In a world full of celebrity gossip and reality television (something I hate to love honestly) ABC's "A Million Little Things" is a well needed shift in television. Inspired by a true story, this show explores the way an unexpected suicide affects the lives of an interconnected group of friends.
Based in Boston, the show introduces you to characters Gary, Eddie, Rome, and John who are four best friends who met randomly in a stuck elevator. Their love for the Bruins led to an unbreakable bond which extended to their partners Delilah, Catherine, and Regina (Gary is single but happy about it). All is well with this group. They all help each other through their ever changing lives, until out of the blue, John commits suicide. This event turns the lives of the group upside down, but all is not lost.
Throughout the season, the friends use the tragedy as an inspiration to live life to the fullest, even amidst life's constant ups and downs. The show is lighthearted and serious in all the best ways and is an incredible representation of the resilience of a group of loving friends.
From left to right: John, Eddie, Gary, and Romehttps://variety.com/2018/tv/reviews/a-million-litt...
I started watching "A Million Little Things" because of James Roday, who plays Gary in the show. You might recognize him from the crime comedy "Psych" which aired on USA Network from 2006-2014. Saying that I am a fan of "Psych" is an understatement (just ask my boyfriend and our matching pineapple socks), and I was so excited to see him acting in a television show again!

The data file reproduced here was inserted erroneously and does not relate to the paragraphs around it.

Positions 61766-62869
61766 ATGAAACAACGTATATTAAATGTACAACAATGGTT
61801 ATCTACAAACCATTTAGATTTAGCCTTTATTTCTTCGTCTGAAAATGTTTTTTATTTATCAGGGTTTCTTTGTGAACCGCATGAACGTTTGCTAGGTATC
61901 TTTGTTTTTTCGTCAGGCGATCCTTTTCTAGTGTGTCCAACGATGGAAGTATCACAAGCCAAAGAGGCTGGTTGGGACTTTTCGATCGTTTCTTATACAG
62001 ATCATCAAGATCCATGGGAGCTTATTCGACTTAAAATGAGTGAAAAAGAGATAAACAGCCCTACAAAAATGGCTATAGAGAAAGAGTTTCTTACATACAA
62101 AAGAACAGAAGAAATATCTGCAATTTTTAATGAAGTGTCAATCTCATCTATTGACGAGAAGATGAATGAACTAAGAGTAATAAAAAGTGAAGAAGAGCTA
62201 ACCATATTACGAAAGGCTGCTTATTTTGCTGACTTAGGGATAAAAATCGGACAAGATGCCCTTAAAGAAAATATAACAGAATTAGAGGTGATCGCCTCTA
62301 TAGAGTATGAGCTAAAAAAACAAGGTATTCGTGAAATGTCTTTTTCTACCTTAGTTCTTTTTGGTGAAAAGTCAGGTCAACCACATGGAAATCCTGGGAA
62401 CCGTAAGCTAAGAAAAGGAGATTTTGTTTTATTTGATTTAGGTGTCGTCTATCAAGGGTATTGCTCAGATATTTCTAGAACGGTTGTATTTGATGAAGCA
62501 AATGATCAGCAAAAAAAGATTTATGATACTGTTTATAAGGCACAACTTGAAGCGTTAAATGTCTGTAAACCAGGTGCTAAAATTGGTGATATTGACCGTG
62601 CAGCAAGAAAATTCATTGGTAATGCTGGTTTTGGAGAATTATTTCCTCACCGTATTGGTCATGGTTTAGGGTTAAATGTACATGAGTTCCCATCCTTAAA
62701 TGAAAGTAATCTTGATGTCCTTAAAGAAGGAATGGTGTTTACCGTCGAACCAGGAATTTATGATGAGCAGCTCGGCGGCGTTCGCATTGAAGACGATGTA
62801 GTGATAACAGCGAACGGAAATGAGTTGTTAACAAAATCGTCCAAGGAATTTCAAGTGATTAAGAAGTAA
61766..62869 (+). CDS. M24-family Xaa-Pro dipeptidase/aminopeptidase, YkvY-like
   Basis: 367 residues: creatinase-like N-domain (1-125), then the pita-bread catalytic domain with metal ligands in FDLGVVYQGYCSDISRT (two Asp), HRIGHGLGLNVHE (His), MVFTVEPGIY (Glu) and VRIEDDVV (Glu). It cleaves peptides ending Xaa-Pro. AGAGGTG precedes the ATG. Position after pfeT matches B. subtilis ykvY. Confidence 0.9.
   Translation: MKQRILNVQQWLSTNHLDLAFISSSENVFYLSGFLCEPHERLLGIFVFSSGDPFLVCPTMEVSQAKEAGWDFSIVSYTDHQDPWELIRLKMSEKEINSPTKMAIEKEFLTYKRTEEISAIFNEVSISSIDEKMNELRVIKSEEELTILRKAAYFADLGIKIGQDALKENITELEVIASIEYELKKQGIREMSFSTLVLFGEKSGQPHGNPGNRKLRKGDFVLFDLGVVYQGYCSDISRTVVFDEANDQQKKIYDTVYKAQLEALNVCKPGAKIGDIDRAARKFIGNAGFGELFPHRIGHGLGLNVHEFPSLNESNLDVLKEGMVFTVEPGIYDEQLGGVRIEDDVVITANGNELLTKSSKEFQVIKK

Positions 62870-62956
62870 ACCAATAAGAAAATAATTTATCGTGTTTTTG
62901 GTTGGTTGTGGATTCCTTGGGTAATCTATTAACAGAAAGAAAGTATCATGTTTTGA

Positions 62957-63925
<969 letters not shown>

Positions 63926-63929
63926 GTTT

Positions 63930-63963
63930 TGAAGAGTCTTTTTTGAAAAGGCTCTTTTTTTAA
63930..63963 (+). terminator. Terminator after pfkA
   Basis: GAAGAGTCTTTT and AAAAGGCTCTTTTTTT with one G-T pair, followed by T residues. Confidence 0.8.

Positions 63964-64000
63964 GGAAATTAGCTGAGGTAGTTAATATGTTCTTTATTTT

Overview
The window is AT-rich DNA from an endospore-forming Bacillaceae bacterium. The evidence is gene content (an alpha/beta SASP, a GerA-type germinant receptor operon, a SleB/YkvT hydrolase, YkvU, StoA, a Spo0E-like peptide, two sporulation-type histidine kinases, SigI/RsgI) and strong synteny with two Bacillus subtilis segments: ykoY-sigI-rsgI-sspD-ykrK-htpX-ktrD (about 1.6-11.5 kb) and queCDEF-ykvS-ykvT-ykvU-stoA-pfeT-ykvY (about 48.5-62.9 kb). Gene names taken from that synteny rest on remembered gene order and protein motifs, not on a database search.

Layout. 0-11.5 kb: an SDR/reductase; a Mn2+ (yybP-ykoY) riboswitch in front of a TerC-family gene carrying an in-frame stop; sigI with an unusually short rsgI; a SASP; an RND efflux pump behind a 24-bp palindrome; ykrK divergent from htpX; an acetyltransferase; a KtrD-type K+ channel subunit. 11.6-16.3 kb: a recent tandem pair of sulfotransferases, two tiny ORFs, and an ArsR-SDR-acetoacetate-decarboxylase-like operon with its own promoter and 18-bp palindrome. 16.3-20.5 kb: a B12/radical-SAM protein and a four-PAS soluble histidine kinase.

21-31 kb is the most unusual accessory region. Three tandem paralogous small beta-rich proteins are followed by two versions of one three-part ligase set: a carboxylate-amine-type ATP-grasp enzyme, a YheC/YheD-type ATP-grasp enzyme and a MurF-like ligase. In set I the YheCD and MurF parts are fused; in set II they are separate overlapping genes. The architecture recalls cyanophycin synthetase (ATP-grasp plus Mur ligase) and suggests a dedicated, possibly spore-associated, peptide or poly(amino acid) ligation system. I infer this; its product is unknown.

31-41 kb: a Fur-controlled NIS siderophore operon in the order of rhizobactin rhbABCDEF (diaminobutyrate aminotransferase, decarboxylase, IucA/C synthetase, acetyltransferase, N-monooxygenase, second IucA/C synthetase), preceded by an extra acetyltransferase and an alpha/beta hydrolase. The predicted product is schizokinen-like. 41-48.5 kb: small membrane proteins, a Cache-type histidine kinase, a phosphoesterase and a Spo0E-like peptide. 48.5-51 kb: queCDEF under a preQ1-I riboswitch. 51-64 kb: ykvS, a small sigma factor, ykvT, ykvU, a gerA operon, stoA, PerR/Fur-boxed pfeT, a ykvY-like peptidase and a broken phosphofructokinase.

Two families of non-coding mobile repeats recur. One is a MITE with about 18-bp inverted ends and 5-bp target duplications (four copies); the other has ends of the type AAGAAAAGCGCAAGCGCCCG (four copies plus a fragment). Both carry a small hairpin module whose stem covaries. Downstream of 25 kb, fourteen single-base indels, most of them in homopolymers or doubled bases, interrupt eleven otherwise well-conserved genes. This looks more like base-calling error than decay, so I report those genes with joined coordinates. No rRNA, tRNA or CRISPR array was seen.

Although this show has a much more serious undertone than the adventures of a psychic detective, Roday fits perfectly into the cast and provides some necessary comic relief in this hard-hitting drama.
Gary and his adorable dog, Colin.https://www.tvfanatic.com/gallery/gary-adops-a-dog...
When the show first aired, some argued that it romanticized suicide. In my opinion, I feel as though the show does the complete opposite. The story gives the characters time to grieve, but it also highlights the need for progress and hope in life after such a heartbreaking occurrence. Further, I think the entire plot does a great job in capturing the stages of grief and the importance of having a support system.
What is so beautiful about this story is the fact that all of the friends are dealing with both individual and shared struggles, yet they are all able to lean on each other and make the most of each day.
Overall, I think this show is an incredible portrayal of the importance of friendship and trust in times of need. It highlights mental health in a beautiful way, and it is one of the most entertaining, suspenseful shows I have ever watched. I cannot recommend this show enough, and now that the season is over, you can totally binge it on Hulu or ABC online!
I'll leave you with this quote from the show to remember: "They say friendship isn't one big thing, it's a million little things."